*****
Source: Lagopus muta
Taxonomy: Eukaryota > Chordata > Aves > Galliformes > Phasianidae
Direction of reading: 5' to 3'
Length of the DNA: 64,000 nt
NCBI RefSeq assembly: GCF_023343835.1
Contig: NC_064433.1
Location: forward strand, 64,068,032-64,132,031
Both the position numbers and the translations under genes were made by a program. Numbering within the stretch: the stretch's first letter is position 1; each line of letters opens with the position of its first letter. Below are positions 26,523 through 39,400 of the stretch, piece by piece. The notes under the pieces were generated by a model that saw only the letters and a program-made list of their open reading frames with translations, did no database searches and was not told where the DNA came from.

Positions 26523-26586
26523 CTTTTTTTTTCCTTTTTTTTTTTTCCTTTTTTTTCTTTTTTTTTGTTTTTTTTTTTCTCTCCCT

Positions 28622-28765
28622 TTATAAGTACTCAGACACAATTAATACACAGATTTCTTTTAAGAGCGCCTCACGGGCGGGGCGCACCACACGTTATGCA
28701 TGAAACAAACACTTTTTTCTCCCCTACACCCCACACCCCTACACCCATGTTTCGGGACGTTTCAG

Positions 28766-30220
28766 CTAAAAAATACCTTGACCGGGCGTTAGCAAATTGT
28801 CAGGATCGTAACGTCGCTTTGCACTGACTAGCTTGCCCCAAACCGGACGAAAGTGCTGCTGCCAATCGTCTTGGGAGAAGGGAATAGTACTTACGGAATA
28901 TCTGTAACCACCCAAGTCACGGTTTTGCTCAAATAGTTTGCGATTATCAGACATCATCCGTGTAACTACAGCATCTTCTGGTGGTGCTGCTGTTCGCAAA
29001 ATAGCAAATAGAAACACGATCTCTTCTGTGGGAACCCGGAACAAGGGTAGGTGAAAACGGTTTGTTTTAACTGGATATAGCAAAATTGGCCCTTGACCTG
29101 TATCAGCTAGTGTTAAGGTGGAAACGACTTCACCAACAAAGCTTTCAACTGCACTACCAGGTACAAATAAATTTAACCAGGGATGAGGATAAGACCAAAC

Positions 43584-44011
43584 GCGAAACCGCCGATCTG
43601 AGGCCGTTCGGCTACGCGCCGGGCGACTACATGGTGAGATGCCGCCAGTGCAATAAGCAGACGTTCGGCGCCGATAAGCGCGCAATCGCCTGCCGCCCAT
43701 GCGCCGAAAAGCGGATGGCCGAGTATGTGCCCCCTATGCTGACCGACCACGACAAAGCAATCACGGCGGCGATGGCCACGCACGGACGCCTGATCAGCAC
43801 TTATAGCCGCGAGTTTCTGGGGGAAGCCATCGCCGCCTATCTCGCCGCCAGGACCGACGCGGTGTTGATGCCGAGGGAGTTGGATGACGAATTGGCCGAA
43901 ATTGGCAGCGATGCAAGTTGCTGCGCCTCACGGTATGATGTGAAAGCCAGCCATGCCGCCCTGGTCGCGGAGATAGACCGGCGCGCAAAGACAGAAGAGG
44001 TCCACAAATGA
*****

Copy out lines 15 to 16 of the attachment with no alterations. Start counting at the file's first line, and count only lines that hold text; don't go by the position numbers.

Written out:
28766 CTAAAAAATACCTTGACCGGGCGTTAGCAAATTGT
28801 CAGGATCGTAACGTCGCTTTGCACTGACTAGCTTGCCCCAAACCGGACGAAAGTGCTGCTGCCAATCGTCTTGGGAGAAGGGAATAGTACTTACGGAATA